A Missouri mother confronted her son's alleged drug dealer and allegedly attacked him with an aluminum baseball bat after her efforts to help her heroin-using son failed.
Sherrie Gavan of Imperial, Mo., had switched her 18-year-old son's school, sent him to live with relatives, had him tested for drugs frequently and confiscated his cellphone, but noting stopped him from using heroin for long, according to the St. Louis Post-Dispatch.
Her last resort, she said, was to confront her son's alleged drug dealer, Joshua Loyd, 21.
"Naturally, my mother's instinct took over and I got paranoid," she told the Post-Dispatch. "I had no idea what to do because we had asked the father to please keep his son [Loyd] away from us, which obviously did not get relayed."
Gavan said she spoke to Loyd in his driveway in December and said he had received her message from his father and that he knew who she was.
"[Loyd] went to his friend's car that he was driving to get something out and that's when I turned around and got the baseball bat out of my jeep because I was scared," she told the website. "I was paranoid. I did not know what was going on.
"He started coming towards me so I made the misjudgment of hitting him with the baseball bat."
When he came toward her again, Gavan said, she told him to stay away from her and her family.
"I don't know if I can honestly say that what I did was the right thing, but it was the only thing that I could do at the moment," she said.
Gavan does not believe that her blows could have left him with more than a bruise, but he reported her to police and she is being prosecuted by the state.
A representative from the Jefferson County Prosecutor's Office said they could not comment on an ongoing case. Gavan was arraigned Monday on a charge of third-degree assault in Jefferson County Circuit Court.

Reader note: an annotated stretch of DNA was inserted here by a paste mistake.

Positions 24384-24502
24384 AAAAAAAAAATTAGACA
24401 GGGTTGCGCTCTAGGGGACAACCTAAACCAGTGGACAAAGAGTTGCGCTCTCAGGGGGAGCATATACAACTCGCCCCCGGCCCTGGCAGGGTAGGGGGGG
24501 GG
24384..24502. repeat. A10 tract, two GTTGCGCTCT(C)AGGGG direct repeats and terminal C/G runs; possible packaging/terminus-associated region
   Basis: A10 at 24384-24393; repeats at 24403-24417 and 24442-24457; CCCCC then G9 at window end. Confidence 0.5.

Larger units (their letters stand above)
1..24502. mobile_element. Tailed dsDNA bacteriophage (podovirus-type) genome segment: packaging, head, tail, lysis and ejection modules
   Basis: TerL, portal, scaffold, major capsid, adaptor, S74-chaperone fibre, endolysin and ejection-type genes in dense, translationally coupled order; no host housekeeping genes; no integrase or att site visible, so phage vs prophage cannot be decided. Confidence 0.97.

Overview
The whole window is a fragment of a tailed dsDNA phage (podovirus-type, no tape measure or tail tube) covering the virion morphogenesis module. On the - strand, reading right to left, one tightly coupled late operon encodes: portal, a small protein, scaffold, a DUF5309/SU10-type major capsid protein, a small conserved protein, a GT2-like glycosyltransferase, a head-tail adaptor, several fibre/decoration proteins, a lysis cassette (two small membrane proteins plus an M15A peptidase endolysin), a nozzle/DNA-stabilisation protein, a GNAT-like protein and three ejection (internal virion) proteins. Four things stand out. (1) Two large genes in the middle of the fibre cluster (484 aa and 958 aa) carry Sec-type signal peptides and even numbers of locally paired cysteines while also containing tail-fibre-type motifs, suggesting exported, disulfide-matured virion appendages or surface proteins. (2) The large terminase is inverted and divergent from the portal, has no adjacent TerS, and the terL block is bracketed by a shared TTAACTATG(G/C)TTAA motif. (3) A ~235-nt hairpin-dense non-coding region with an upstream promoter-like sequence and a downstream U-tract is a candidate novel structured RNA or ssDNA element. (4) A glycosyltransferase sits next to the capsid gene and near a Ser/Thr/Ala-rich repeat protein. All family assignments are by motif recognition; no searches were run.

A handful of supporters stood outside the courthouse with signs that read, "Drug Dealer=Addicted Son, Addicted Son=Angry Mom, Angry Mom=…" and Heroin Dealers Kill!"
A Facebook page called "Stand with Sherrie Gavan" created anonymously has more than 900 supporters who have left hundreds of supportive messages for Gavan.
One man wrote: "Thank you Sherrie, for being so brave, I lost my son to this stupid drug on 12/23/2010, and applaud you and will stand up for you wholeheartedly!!!!!"
"Sherrie, I am not a rich person, hell I have two jobs, but what you are doing is right!! You DID the right thing! I will be happy to send you what I can for your defense," a woman wrote. "Moms Rock! And you are a rockin' Mom!!!!
Gavan responded to the messages with her own messages on the page:
"Thank you all! I never thought I would find this kind of support just by telling my story. I am in tears reading of those who have lost loved ones. I appreciate everyone's support," she wrote. "The more people that know how widespread the problem is with this once-you-try-if-you're-addicted drug, the more we can fight it. Until it hit home, I knew nothing about it or about how easy it is to get. Knowing the word is getting out and so many people care melts my heart. Thank all of you."
Neither Gavan nor the Loyd family responded to requests for comment from ABCNews.com.